Critter Profile: Davy Bones!

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Critter Profile: Davy Bones!



Name: Davy Bones

Species: Hybrid of Anoplogaster cornuta (common fangtooth) and Dunkleosteus (D. terrelli)

Primary Caretaker: Aquatics Team, Elizabeth Crane

Diet: Carbon dioxide and some sunlight

Housed: Wilson Wildlife Center, Enclosure 59

Creature Features!

At first you may ask, 'Bessy Crane, WHY do we have a decomposing skeleton in our fish tank?!' But look a little closer, 'cause this here's one of our little critters! Davy Bones (as we have lovingly named him) is unlike your normal fish, he's the skeleton of a fish!

This little fella's been lurking in the dark depths of the ocean for a very long time, because the guy's got a striking resemblance to the extinct dunkleosteus; but, upon further research, he also has the size and fangs of the common fangtooth! We're unsure of how this happened, but we suspect that our special boy went through evolution a long time ago and branched off from his dunkle-parents. We also think that he may be a very, very, VEEERYYY old ancestor of the fangtooth, carrying some of their most noticeable traits (the fangs, another name for teeth! Now, who d'ya think came up with that smart one?). This is exciting, because that may mean there are more specimens like him!

But what is spectacular about Davy Bones is that Davy isn't the skeleton, but the algae CONTROLLING the skeleton! It seems that Davy has a single muscle attached to his ribs, and on it is a black, infesteous algae which connects to his spine. Basically, it's the powerhouse of REALLY big cell (that's a science joke for all our brainiacs out there!).



Davy wouldn't stay still after the first picture, so our lovely researcher Taisha drew him! (She said she couldn't get his stomach algae right, so she left it out altogether).

We were exploring the area near the Mariana Trench in the Pacific when we first spotted Davy, lazily floating up to us in our little submarine (unfortunately, not yellow)! By that time we were about 3500m deep, and it was starting to get dark. Davy shocked us at first with his sudden greeting and appearance but as we calmed down, he seemed to want us to follow him! Goes to show that our boy is very intelligent.

We went deeper and deeper until we found what seemed to be the bottom. You should've seen our faces when we saw a whole variety of fish skeletons! Whales, sharks, eels, you name it! All shapes and sizes, being slowly travelled onto by a little underwater fungi (which we later learned was the algae).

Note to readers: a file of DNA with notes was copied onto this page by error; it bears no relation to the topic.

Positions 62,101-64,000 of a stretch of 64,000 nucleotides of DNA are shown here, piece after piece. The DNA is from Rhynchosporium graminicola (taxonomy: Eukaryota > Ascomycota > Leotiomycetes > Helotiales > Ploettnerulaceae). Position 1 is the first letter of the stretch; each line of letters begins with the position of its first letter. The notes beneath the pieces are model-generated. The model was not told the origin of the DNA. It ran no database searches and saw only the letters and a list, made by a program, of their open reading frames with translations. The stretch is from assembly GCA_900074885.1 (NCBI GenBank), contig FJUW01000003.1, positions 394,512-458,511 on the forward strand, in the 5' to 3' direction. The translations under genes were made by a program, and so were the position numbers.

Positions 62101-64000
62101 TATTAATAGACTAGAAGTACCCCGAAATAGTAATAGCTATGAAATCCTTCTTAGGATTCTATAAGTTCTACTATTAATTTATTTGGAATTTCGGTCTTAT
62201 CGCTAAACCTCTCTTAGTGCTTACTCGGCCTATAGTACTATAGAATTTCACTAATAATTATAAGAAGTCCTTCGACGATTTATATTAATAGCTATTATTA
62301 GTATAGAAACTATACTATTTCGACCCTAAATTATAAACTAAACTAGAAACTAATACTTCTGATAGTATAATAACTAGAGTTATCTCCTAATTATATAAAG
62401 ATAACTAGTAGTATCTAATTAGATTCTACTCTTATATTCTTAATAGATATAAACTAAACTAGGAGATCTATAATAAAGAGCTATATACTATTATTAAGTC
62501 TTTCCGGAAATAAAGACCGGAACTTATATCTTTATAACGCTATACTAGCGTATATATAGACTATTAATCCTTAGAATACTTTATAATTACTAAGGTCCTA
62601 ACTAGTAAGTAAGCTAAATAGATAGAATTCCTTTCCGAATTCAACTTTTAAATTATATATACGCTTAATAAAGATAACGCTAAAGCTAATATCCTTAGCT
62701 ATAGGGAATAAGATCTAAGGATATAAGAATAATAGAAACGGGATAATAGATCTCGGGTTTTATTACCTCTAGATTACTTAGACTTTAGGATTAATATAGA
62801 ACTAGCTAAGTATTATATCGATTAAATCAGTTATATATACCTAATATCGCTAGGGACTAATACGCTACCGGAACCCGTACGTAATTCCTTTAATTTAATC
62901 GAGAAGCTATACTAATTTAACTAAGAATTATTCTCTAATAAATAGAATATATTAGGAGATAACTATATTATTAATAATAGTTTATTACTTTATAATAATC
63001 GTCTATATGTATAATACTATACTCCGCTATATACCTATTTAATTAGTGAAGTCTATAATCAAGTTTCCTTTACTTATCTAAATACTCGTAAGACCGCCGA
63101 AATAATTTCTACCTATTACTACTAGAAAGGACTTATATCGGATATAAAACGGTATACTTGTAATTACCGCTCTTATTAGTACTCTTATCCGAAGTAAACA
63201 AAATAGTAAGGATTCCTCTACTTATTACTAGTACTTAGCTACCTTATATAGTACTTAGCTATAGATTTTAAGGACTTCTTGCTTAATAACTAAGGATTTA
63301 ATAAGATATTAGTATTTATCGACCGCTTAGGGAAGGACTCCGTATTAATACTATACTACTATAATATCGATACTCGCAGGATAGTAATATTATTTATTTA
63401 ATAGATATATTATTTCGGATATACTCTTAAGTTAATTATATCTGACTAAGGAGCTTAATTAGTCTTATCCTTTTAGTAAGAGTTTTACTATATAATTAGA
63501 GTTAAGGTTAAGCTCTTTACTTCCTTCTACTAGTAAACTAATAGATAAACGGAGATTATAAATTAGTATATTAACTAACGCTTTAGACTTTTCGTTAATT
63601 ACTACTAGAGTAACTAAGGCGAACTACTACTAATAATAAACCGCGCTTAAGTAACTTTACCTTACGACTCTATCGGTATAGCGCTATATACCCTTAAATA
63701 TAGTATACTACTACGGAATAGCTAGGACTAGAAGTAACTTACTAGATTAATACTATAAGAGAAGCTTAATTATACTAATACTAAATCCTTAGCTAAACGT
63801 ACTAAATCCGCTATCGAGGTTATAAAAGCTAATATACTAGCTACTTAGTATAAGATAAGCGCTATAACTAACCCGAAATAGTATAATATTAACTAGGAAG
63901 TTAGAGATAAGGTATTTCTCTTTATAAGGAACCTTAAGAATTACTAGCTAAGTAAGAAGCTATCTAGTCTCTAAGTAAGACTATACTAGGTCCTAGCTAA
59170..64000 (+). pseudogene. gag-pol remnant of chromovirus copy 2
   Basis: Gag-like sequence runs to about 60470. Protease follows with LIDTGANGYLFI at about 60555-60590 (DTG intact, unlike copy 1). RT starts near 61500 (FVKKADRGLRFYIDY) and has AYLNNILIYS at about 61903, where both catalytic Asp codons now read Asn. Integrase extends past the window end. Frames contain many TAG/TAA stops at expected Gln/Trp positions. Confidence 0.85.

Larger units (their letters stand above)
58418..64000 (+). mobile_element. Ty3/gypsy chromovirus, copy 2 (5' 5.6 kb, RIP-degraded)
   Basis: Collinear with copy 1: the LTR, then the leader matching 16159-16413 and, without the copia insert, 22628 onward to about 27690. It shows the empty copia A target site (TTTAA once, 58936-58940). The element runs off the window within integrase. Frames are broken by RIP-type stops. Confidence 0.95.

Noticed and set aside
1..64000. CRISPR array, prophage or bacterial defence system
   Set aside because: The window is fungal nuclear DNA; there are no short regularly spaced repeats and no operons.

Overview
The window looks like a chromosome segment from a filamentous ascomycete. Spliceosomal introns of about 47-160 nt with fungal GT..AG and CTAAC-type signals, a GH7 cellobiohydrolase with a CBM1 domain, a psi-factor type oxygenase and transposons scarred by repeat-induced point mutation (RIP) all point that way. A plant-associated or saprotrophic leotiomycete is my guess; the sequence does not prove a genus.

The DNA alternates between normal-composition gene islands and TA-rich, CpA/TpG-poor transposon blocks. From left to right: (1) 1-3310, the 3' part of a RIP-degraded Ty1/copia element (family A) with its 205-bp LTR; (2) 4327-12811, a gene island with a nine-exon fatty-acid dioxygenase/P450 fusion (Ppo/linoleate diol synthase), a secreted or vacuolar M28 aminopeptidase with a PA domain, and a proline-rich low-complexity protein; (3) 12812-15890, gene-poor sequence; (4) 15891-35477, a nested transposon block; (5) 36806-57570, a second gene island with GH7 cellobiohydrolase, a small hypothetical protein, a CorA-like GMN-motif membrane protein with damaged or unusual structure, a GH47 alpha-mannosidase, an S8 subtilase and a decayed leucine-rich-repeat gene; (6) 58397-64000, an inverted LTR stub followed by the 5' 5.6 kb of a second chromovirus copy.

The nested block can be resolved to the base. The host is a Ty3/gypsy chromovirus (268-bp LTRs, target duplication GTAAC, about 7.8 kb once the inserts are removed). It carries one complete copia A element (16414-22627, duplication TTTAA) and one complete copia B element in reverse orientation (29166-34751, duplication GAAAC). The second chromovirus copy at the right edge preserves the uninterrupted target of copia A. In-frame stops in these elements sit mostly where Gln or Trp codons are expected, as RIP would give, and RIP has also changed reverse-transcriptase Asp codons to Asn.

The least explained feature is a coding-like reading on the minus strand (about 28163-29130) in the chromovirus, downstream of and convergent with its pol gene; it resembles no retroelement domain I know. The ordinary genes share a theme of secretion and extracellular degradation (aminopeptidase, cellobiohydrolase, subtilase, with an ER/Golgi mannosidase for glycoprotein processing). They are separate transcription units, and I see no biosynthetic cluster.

I think I even saw a human skull, and big bone buildings going even deeper down, but I must've been so happy about Davy Bones' discovery that the dark could've been playing tricks with my eyes. The dark can fool you like that. I mean, a bone kingdom? Get real!

As we went back up, I looked back at Davy Bones, and he was just following us!
He followed us all the way back up to the shallows, practically hitting the submarine trying to get it to open. How charming! We love a go-getter.
Ever since then, we've been looking more into the area and the algae itself, and Davy Bones has been having an amazing time at our center!

Special Needs and Accommodations!

Running on algae, all Davy Bones needs is attention and the occasional patch of waste litter to feed off of.
Davy himself is very affectionate, but must be handled carefully since he is millions of years old (and a skeleton), meaning he is very fragile! It is best to NOT touch his stomach muscle or surrounding algae, as this could cause him a great deal of pain or trauma. A happy fish is a healthy fish!
He's not too fussy about where he stays, as long as it's dark and quiet.

Notes about Davy Bones!

Recently I've been looking into that parasite that seems to infect and control ants, as it's very interesting to me personally, and made a connection to Davy and his wonderful Bones! I thought that it definitely is similar, except it's under the sea, and with bones!
We DID show Davy's algae to our brainy biologists of the team, who agree, yea, we COULD try this out to see if it works with other bones.

March 7th, 2016: We put the algae on a preserved herring skeleton, to which it flailed around at first and then stopped. We agreed that, of course, it has to have time to connect naturally! So we put on our hats and coats and quit testing in case it hurt Davy Bones anymore, even if he seems very eager to get us to pick him up. It may be poisonous to us, so we can't let it get on our skin!
Even still, mistakes happen! A splash of the odd algae happened to fall onto my fellow researcher Morgan's arm while he was sprinkling some food into Davy's tank. Morgan described it as 'sticky, and it gives ya some sort of tingle…better get this off before it spreads or something'. This is why you gotta be careful when working with animals!

Although, it does make me curious about what I think were human skeletons on the ocean floor that day. There's no way that I was seeing swimming human skeletons. How would they get that deep? Unless some fishy friends bigger than Davy Bones were able to open submarines… Some people like to think with how vast our universe is, there's no darn way that we're the only civilisation in our solar system. But what if those other people were not above us, in space, but below us?

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